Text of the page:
You know that the Greens are polling under 15 percent because the same group setting the rules for the debate and the same group who do not want to give the Greens or Libertarians a forum, are the ones doing the polls.

I mean whatt could go wrong?


#21

(sigh) just when I think he can't make me any more depressed…


#22

Unless you are a fan of reality TV, is there any reason to tune into the so-called debates? Two habitual liars. Little of substance will actually be discussed and people will learn nothing new.


#23

If Bernie truly wants to push his revolution forward, he should encourage his supporters to answer favorably for Stein and/or Johnson when polled in order to get them to the 15% necessary. If he remains silent on the issue, then he's part of the fraud.


#24

Do you support HIllary?
If you read this site and you support Hillary, please tell me why?
(And you cannot use the lame excuse-- I am voting with the sheep to oppose Trump)...

Tell me why, for I would seriously like to know why?
Please have the courage to tell me why...


#25

This U.S. Commission on Presidential Debates does not want any more Ross Perots coming around. They will set up road block, after road block, just like network television is a road block to nowhere.Time to go around this B.S. road block. We have our voices, and it is louder than theirs. We have strength in numbers, in people power. I for one won't be enough: however, together will get it done.


#26

The way to monkey wrench this disaster of duopoly is to demand voter counts, proof of true vote tabultions, vote verification by receipt, et al.The Libertarian and Green Parties must demand that their votes were actually counted. These make believe polls shut down your candidate: why, because there's a law about a 5% threshold to receive federal elections $$$$. Provide physical proof that my candidate didn't? Let's count every vote cast by matching it to a verifiable count system. If you can't, the count and election is invalid. Because I'm polling at 8% but I only received 1.6% by the voting count system. That's way out of the polling data? So, sue to verify your vote was actually counted. Be a good citizen and do the right thing: demand to see that your vote was truly counted.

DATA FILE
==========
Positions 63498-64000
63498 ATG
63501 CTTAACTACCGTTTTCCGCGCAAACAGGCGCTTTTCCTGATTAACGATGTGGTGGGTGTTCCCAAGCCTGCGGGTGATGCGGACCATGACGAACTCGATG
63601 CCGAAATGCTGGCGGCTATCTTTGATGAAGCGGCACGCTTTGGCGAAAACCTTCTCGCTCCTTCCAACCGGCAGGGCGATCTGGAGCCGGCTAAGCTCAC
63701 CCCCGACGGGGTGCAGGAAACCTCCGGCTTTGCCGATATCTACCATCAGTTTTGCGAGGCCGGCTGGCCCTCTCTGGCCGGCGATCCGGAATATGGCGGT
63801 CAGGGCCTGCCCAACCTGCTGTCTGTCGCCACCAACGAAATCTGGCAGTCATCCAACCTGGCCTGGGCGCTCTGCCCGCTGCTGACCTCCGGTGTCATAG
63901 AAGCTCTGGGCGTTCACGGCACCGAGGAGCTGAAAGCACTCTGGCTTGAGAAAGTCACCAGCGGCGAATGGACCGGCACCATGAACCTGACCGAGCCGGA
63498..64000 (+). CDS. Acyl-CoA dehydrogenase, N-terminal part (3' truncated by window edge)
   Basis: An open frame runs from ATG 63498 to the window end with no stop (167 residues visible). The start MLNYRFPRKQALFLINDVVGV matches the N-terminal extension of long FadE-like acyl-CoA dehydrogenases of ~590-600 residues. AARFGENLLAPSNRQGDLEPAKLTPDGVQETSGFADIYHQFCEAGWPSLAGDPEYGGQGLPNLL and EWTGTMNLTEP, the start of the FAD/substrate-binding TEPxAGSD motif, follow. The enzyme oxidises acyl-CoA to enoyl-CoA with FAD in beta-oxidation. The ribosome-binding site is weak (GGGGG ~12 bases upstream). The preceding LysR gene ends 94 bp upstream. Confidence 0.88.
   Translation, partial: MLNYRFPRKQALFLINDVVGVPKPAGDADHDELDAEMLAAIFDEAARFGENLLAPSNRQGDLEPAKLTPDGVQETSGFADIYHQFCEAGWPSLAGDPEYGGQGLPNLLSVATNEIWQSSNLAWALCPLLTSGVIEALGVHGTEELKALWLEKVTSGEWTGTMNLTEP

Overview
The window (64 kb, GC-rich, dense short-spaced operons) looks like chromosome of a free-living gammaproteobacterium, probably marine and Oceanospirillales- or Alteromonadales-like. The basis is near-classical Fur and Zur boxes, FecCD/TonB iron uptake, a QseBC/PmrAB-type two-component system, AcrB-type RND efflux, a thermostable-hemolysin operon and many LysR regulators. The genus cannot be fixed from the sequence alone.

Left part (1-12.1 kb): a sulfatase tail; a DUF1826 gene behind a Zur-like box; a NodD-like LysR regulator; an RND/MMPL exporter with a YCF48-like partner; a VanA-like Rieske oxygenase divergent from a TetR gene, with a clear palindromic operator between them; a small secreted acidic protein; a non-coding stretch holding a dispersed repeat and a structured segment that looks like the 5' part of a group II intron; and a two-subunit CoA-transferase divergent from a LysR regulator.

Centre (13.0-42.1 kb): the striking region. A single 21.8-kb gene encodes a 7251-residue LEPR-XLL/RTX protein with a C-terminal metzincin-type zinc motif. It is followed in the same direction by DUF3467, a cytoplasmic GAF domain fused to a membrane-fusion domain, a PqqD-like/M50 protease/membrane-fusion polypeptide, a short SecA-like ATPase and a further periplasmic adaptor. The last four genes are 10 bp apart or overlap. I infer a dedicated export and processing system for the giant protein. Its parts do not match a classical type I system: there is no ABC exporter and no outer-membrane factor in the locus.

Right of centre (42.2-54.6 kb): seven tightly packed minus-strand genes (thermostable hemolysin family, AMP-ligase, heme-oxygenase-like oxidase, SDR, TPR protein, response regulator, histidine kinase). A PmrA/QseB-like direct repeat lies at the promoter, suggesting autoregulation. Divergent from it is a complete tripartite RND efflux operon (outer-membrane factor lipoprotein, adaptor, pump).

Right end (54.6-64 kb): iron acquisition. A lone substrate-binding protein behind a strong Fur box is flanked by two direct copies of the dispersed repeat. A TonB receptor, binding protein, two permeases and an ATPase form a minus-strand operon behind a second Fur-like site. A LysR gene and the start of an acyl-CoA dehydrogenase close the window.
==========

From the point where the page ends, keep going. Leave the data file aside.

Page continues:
#27

And that place should be: hanging mounted over the alter of freedom!


#29

The article should have mentioned that there is nothing official about the self-proclaimed "Commission on Presidential Debates." Just go to their website* and you'll see that the co-chairmen are:

Frank J. Fahrenkopf, Jr. -- a former chairman of the Republican National Committee and
Michael D. McCurry -- a "Washington-based consultant" who was once Bill Clinton's press secretary.

What Americans should be angry about is not that the 2 dominant US political parties should attempt to set up their own media circus, but that the US media should help them legitimize it. Rather than a forum where the real issues that affect us are debated, it's a dog and pony show for the Democratic and Republican candidates. It's one more sick dimension of a sick political system.

There's no reason that the US media couldn't hold their own debate that would include all candidates that have a mathematical chance of winning, and have journalists ask hard-hitting questions about issues, like war and peace, that will in all likelihood be ignored in the so-called debate.

*http://www.debates.org/index.php?page=commission-leadership


#31

Why would anyone want to watch debates between a cheat and a warmonger, Clinton, and a bigot and narcissist, Trump? Surely there will be a good football game on by then.


#32

Last I heard the approval rating of Congress was around 9%. No wonder you never see them in public. Ashamed to show their faces, are they!